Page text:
Family matters changed our situation and another move was planned, though we are not just yet putting our solar house in the tropics on the market. Perhaps next year we may sell. To the right buyers who love and appreciate the environment, ecology and a garden with a green tree snake and families of lizards and birds. In the meantime, it is rented for a while but will eventually be a holiday house for our extended family.

This time, we decided on a two-bedroom, quite tiny apartment. Our daughter called it ‘an old-people’s home without being for old people’. Its major benefit is that it is situated in an area designated ‘green’ with only recycled water used on common garden areas, many of the building materials being recycled from the original development here and great rubbish-handling systems in place. There are walking tracks, leisure activities and many shared events, a farmers’ market weekly and a beautiful outlook despite being in a busy, crowded, urban centre.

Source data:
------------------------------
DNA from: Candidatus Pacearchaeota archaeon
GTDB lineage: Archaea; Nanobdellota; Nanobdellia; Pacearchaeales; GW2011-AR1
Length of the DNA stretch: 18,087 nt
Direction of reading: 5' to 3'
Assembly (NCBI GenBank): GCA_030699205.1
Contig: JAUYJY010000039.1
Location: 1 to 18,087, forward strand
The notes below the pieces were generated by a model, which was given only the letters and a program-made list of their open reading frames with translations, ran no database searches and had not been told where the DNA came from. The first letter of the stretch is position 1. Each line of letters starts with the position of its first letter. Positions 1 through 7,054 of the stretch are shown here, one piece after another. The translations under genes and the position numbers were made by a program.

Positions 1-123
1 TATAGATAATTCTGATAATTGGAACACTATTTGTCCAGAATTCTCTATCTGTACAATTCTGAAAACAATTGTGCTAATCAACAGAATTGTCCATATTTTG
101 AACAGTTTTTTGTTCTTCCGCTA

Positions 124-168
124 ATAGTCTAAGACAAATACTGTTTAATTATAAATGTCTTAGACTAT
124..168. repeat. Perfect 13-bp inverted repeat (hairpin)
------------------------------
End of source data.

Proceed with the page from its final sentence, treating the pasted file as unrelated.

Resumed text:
The move was supposed to be perfect. I began accessing boxes (recycled) months ahead and initially packed a couple of boxes per day, again sifting possessions and reducing. Then the movers came to do their quote and 50% of my boxes were deemed unusable as they had once contained food-related goods.

Mistake Number Four. OK. Start again. I was determined to use mostly recycled boxes and wrap and one of my neighbours knocked on our door after a walk and reported that a new person had moved to our street. They had a mountain of empty boxes and bubble wrap in their front yard. They were only too happy for me to take as many as I wanted. This was truly excellent. I only had to purchase 10% of our materials and that was for super-fragile goods, such as my son’s guitar, his photos and a couple of hand-made cabinets with a lot of glass in their construction. I ramped up the packing and was finished in good time.